I moved through the crowd, smiling, wondering, "How could they hate this so much? How could they want to destroy it?"

And I realized, this is what they hate. This is what they want to destroy. Those sad, sick, pathetic, twisted, repressed men who would dress me in a burqa are taught to hate joy, and to hate fun, and to hate a woman's bare midriff and legs. They're taught to hate tolerance, and to hate equality, and to hate the sidewalk preachers seeking to spread the word of a different belief. They're taught that variety is wrong, that freedom is wrong, that choice is wrong--that women are wrong. They're taught that I was walking through evil on Saturday night.

No. I wasn't walking through a sea of evil. Now, two days later, I realize exactly what I was experiencing: I was walking through people busy celebrating Life, Liberty, and the Pursuit of Happiness. New York is a microcosm (albeit a huge one) of this nation. I spent the evening in America, with Americans and foreigners, all going about their business of having a good time on a warm, clear weekend night in June.

This is why we must fight. This is why we will fight. We've defeated fascism three times in the last century. We'll do it again in this one. Count on it.



Random threats

You really shouldn't let me near stories like this.

Charles Johnson points out a Reuters piece that details threats from an Al Qaeda "spokesman". (How do you get that kind of job? One day you wake up and say, "When I grow up, I want to be the PR Director for a major terrorist organization"?

The "spokesman's" name is Sulaiman bu Ghaith. Solomon. The guy's name is Solomon. I think even God Himself would roll over in His grave--that is, if He were dead--at the irony of someone named Solomon speaking for Al Qaeda.

But here's what Solly had to say to us:

"What is coming to the Americans will not, by the will of God, be less than what has come."

Question? Does anyone know WTF he means by that? Hm. Let's think. "What is coming will not be less than what has come."

Yeah, and the dog barks at midnight. The stick is blue. A rolling stone gathers no moss.

"So beware, America. Get ready. Get prepared. Put on the safety belt."

Awww. Isn't that sweet? He wants us to be wearing seat belts while he flies another plane into one of our buildings. Wouldn't want us to get whiplash.

I would like to bring you all back to the week of my last birthday, and the words of Mullah Omar:

"If God's help is with us, this will happen within a short period of time keep in mind this prediction. The real matter is the extinction of America, and God willing, it will fall to the ground. I tell you, keep this in mind. This is my prediction. You believe it or not it's up to you. But we will have to wait and see.''

Omar, ol' buddy--we're still waiting. I think the short time and the fall you were speaking of was the Taliban, but hey--just a bit of semantics there, eh?

I'm thinking this Allah ain't all he's cracked up to be, or at least, if he is, he ain't what Al Qaeda thinks he's cracked up to be. He just doesn't seem to be willing to back a loser.

Why the Internet rocks

So I'm watching the Tony awards, and I see a clip from "Into the Woods," and I see the actor playing Jack, and I think, "I know that guy. Who is that guy? What's his name? Isn't he the kid from Picket Fences?"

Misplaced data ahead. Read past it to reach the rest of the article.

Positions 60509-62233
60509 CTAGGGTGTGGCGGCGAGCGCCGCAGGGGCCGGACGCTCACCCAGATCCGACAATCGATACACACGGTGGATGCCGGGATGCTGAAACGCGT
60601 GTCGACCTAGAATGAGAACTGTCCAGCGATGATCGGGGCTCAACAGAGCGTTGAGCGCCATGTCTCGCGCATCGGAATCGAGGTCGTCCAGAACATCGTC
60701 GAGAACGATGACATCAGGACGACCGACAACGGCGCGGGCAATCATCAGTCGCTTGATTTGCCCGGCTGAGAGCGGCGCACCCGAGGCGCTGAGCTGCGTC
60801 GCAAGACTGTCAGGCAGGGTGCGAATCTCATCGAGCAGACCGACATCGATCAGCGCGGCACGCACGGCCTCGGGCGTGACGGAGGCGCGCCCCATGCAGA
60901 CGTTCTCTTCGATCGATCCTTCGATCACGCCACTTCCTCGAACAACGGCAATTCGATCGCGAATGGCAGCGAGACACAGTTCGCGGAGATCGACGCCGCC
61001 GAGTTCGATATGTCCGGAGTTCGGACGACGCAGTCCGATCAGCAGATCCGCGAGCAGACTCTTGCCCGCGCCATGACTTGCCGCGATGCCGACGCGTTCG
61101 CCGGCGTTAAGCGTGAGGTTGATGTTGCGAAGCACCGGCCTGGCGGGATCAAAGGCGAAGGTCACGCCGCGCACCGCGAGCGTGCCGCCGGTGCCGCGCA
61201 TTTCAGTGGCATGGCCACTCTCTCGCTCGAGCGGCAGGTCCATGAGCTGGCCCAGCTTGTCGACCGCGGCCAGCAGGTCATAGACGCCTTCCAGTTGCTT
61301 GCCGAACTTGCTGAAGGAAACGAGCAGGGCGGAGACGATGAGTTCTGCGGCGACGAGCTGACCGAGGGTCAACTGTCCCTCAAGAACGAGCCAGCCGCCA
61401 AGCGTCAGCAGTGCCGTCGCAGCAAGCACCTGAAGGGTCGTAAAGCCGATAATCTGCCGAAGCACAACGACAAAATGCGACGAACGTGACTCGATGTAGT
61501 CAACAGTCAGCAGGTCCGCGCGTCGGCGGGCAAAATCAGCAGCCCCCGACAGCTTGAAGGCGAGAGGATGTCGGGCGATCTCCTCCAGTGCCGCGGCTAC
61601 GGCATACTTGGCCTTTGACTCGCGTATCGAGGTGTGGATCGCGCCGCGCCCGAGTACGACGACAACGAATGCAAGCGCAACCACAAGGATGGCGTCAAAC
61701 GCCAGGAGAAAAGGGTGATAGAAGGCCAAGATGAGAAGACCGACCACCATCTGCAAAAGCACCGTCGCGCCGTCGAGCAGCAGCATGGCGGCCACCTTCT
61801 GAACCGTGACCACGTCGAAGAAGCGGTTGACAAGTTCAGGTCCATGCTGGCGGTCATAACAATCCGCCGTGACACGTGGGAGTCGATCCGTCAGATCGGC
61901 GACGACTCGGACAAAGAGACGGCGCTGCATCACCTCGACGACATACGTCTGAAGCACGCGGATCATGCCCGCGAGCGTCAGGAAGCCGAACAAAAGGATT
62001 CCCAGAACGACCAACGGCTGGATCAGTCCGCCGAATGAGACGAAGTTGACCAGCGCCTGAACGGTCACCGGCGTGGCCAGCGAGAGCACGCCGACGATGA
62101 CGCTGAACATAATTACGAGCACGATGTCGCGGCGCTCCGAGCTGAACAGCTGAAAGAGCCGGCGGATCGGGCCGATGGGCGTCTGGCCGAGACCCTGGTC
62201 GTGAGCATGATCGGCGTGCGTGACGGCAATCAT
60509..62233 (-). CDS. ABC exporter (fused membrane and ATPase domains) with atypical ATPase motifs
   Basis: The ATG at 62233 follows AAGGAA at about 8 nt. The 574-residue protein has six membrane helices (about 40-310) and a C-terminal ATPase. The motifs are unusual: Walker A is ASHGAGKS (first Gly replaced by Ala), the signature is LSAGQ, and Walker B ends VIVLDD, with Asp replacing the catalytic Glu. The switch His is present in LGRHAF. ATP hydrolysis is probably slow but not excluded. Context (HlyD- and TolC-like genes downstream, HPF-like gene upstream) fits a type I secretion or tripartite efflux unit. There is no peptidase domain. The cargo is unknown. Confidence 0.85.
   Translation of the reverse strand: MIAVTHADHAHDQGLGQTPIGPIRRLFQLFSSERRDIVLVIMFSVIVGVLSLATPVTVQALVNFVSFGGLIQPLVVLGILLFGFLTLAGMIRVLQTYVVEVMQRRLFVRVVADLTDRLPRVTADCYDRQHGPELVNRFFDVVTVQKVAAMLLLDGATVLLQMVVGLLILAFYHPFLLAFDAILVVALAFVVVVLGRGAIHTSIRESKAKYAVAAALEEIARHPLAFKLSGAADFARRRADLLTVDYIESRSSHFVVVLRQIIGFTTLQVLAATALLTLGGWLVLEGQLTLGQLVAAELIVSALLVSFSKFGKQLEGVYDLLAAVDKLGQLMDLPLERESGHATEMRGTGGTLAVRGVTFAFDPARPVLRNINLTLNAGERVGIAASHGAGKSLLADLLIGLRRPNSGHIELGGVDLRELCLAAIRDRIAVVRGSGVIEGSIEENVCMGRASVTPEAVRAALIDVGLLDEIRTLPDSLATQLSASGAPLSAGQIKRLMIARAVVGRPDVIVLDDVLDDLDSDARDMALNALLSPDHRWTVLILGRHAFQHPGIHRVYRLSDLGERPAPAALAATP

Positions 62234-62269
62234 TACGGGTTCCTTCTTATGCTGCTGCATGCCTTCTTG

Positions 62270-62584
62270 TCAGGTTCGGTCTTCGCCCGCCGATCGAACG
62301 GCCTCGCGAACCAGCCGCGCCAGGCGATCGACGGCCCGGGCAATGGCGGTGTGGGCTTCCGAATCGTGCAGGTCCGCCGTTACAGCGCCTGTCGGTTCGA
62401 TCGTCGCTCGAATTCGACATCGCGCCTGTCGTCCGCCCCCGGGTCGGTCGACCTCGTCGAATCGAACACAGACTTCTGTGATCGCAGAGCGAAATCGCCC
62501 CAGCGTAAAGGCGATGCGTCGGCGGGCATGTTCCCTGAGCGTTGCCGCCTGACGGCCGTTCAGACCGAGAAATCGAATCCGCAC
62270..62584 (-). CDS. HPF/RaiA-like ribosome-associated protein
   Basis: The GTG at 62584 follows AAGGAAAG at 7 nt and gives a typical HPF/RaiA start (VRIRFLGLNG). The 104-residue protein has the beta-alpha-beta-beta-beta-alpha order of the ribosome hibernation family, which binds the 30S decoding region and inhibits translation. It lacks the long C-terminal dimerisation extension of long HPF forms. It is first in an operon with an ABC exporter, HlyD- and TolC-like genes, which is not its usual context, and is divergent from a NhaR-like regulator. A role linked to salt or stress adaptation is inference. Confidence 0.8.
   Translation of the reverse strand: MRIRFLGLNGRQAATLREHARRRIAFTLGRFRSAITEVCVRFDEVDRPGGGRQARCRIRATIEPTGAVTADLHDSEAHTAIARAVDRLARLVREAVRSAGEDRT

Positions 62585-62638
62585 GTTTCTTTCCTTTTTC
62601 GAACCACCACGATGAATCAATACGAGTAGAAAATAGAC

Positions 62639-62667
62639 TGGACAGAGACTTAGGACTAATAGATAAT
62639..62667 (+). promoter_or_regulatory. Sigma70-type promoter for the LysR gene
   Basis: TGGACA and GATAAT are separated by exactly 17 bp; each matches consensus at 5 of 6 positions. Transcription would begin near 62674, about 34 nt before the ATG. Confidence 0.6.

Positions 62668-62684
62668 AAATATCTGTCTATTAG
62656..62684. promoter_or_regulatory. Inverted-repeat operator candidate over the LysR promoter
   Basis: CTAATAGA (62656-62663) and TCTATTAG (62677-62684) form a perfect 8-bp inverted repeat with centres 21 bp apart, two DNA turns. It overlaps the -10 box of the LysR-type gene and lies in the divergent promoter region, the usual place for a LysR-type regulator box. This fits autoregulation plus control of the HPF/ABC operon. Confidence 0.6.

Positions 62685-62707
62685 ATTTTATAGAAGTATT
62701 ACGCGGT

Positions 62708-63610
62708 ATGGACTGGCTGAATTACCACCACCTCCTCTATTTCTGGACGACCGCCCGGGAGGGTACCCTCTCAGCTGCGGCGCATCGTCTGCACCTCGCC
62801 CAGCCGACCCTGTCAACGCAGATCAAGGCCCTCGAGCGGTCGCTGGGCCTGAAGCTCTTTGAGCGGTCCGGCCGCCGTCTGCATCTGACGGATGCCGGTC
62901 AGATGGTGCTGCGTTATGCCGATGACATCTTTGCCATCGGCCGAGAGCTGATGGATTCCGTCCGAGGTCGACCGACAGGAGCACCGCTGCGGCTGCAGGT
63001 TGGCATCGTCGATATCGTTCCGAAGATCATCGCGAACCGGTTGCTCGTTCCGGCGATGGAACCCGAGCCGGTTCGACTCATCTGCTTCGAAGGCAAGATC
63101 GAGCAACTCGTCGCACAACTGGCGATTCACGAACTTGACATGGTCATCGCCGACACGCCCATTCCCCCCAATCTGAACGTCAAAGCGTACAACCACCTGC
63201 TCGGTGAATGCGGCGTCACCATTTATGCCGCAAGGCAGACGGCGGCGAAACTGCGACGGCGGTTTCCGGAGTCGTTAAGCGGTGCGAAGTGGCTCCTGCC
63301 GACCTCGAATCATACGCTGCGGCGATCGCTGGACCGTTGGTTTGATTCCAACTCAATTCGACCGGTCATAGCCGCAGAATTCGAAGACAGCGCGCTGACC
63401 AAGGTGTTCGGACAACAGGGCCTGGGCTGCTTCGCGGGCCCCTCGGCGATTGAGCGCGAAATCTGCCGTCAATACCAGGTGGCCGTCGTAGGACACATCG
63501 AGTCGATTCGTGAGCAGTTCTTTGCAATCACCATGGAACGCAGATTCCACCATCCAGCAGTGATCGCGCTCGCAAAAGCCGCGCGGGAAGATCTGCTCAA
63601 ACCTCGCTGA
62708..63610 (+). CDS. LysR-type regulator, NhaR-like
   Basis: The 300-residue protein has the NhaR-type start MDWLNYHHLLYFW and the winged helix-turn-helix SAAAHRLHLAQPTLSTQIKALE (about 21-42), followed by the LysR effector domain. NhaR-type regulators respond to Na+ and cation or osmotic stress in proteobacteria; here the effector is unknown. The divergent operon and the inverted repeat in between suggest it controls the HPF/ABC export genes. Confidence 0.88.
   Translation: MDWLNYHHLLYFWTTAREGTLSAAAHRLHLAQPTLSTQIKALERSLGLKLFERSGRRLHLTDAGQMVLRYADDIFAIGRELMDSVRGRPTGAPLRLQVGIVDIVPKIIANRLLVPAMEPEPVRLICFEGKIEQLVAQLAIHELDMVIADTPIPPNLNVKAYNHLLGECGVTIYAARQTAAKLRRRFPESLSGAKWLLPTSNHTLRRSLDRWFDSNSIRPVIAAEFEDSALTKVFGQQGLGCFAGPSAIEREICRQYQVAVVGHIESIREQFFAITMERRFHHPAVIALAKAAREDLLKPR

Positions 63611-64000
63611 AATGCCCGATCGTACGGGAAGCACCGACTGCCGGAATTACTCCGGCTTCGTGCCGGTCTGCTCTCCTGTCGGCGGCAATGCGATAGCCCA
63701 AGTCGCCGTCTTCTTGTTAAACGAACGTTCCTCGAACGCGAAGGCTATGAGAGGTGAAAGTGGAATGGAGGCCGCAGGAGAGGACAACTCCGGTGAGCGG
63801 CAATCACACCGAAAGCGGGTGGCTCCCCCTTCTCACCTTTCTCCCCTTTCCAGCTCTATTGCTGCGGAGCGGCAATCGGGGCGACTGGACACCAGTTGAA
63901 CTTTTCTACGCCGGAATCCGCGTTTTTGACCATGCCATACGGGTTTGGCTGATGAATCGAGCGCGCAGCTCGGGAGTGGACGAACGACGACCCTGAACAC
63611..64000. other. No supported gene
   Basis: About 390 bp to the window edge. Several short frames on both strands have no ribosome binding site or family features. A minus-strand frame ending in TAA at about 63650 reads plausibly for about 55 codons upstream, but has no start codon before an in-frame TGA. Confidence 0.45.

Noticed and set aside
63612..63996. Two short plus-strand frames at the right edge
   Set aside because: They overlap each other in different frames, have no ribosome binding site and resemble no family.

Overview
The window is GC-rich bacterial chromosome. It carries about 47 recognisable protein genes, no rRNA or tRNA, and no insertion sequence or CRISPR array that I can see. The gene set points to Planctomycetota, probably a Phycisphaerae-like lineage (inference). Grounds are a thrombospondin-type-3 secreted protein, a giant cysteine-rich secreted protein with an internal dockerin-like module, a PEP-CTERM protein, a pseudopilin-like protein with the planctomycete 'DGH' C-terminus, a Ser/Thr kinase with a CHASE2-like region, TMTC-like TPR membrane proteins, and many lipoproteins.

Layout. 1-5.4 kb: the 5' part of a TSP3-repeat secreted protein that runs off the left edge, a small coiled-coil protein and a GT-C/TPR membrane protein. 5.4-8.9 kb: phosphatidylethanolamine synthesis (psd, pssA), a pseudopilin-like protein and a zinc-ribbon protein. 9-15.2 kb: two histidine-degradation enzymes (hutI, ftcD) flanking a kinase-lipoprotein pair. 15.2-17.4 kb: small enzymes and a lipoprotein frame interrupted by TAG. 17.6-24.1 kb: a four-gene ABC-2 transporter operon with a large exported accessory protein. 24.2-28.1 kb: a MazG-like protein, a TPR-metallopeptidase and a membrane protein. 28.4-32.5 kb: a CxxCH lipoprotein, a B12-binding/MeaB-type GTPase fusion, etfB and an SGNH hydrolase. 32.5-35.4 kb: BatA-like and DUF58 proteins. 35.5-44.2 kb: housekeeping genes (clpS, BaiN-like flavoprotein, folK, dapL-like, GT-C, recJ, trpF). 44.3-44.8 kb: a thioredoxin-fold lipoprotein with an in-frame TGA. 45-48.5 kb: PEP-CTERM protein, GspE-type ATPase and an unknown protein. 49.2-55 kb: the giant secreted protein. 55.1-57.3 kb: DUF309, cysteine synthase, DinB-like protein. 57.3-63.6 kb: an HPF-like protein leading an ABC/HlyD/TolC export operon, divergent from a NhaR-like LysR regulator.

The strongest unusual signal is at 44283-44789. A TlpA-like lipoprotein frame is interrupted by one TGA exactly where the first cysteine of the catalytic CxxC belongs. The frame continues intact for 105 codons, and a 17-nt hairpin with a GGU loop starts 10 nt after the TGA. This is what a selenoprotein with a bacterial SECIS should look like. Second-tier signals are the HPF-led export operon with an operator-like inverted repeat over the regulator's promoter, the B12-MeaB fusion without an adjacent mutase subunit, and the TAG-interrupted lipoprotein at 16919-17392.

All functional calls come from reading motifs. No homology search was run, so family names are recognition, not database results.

So I'm watching a movie preview last night, and I see an actor named Ryan Gosling. And I think, "I know that guy. I know that face. But I can't remember where I saw him, and why he's so familiar to me. Was it a TV show? A movie?"

So I boot up the computer shortly after seeing the clip from "Into the Woods," and I go first to IMDB and discover that the reason I remember Ryan Gosling is because he played young Hercules on, uh, the Young Hercules TV show.

And then I go to Google and type in "Into the Woods", and up comes the current Broadway play's website in the number one slot (nice work, Google). The actor's name is Adam Wylie, and he was the younger son on Picket Fences (and he's been guest-starring on The Gilmore Girls, being picked on by Paris, poor thing).

The Internet rocks. It's not your parents' library.

The rule of blog

I was going through my archives today and found the rules for this blog. Since I have so many new users, I think it's incumbent upon me to make sure everyone knows what the deal is, and what the rules are. Of course, I haven't even thought about this since January. But you can click through to the archive page; it has some pretty decent stuff on it. There are even pictures of me on that page. Well, pictures of part of me, anyway. (Not telling which part.)

Oh, yeah--the rules. I was experimenting with ideas for a new tagline, and decided that these might also make good rules:

  • It's all about me
  • Either Yourish, or you're not.
  • I write what you're thinking.
    Do too.
  • If I wanted your opinions, I'd have comments.

If I think of any more, be sure that I'll let you know.

The meaning of "jihad"

Diane E. of Letter from Gotham is on a major tear about the student who will give a Harvard commencement speech entitled "American Jihad". (Update: Blogger bug has hit. Go to the main page to read it for now.)

It's screamingly obvious that Harvard is flinging its self-conscious oddness, quirkiness, exquisite liberality and self-appointed superiority in the face of stodgy, horrible, stupid America, those unwashed masses that crudely think that, geez, there might be penchant for violence in Islam, that nation of troglodytes that forms the simple impression that a word that means struggle means war.

Only idiots can possibly believe that a word means what it has generally been thought to mean. Only idiots believe that a word which has been the catalyst for conquest, subjugation and genocide can convey a hostile, menacing concept. And that this is inappropriate as a commencement address.